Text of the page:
D.C. isn't necessarily known for its music scene.
But the plethora of musicians who leave for other places make way for a group of people who find that government workers, like everyone else, need entertainment. The five musicians interviewed say that though the music scene might not be as vibrant as in other places, it does exist. There’s the advantage of not being a small fish in a small pond, being able to test music out over and over again and having an audience known for being hard to impress. If musicians can make it in D.C., they can make it anywhere. This is why they stay:
Wes Felton – hip hop and soul musician
Wes Felton grew up in Capitol Heights, the "tough" neighborhood that produced Marvin Gaye. His father was infamous D.C. jazz pianist Hilton C. Felton. Felton has been performing since 2001, and has not moved mainly because of his nine-year-old son. He says D.C. has a lot of drawbacks: a lack of interest in music from residents, and a culture where it's only when an artist leaves and makes it big that the city embraces the artist as its own – even, he says, including Duke Ellington and Marvin Gaye.
However, the tough audience makes musicians "better, tougher, but then also, the danger of it is it can turn them into monsters...By that time you're pissed off and you hate your city." He says it happens with a lot of artists who come from D.C. and tour, himself included. "I'm just like, wow, I got to go back home now? And that's a sentiment that most of us have that we won't say out loud.
"It's definitely a great training ground, [though.] 'If you can make it in NYC...' Shoot, for real? If you can make it in D.C.
, you can make it anywhere."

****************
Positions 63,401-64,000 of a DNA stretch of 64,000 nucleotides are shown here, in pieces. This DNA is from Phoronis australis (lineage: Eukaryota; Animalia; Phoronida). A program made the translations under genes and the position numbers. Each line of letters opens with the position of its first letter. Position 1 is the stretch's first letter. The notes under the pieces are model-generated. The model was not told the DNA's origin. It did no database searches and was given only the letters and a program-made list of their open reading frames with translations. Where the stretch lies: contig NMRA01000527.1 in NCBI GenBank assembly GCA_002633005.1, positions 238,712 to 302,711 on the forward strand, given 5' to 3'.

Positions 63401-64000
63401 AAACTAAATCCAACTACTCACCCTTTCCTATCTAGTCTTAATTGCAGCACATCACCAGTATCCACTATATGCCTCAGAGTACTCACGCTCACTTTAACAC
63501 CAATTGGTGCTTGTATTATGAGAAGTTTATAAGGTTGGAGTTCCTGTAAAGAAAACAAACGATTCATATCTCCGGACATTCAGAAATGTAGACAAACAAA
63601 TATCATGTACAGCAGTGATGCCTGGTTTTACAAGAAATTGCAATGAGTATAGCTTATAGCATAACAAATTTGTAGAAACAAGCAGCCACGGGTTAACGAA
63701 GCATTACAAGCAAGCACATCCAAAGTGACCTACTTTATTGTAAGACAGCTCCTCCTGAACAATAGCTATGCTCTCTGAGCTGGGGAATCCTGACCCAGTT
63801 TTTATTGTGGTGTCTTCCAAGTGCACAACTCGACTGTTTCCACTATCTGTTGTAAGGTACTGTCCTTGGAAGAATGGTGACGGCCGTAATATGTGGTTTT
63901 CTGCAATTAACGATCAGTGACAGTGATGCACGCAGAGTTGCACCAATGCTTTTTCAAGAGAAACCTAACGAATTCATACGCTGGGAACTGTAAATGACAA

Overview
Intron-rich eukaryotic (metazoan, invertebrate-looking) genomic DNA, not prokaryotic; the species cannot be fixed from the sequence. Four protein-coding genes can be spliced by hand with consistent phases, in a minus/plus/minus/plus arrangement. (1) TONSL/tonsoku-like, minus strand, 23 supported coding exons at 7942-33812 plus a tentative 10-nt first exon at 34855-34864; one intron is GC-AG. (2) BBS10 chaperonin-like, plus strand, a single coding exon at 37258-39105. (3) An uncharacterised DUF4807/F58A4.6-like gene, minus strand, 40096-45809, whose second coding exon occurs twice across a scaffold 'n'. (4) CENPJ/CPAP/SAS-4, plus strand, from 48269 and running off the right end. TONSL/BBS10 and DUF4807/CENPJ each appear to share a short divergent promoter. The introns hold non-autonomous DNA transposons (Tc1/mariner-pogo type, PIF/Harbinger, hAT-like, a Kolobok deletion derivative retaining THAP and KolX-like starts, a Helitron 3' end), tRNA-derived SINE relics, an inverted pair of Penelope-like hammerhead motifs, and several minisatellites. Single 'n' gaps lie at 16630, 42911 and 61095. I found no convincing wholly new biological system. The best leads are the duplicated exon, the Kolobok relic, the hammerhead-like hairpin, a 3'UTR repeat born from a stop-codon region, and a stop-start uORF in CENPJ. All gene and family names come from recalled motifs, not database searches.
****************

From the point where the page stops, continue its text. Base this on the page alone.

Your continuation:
Felton released a new album, "'Live' at The Blue Note'" Feb. 20 and will play a show March 30 with local artist Raheem DeVaughn called "Pandora's Box," which has a secret location given out a few days before via twitter handle @wesfelton.
Acoustic rock solo musician Dan Fisk
Twelve years ago, Dan Fisk moved to D.C. from Syracuse, N.Y. for a job. Two years ago he decided to quit his job for music, playing cover gigs and, once a month, original music. He says because there are so many bars in the area and not an onslaught of musicians, he "could play seven nights a week if I wanted to. Unfortunately, from a music purist standpoint, a lot of that is a bar gig, and I can't tell you how many times I've played 'Sweet Caroline,' but that's what plays the bills."
Unlike in other cities, bar gigs pay money, up to $250 for four hours. He uses that income to record original music.
To leave would mean he would have to uproot the foundation he has in D.C., which includes a community of photographers, videographers and publicists who charge little because of their love of the art, which isn’t often found in bigger hubs. He acknowledges that there are barriers to huge success if a musician stays in D.C., but to get over the "hump," it just means going on tour.
"To go from Jammin' Java to the 9:30 Club is … attainable. However, what's the next step? Opening up for some huge band is a level that you can't quite get to [in D.C.], and even though those are two rungs, some rungs are much harder to attain."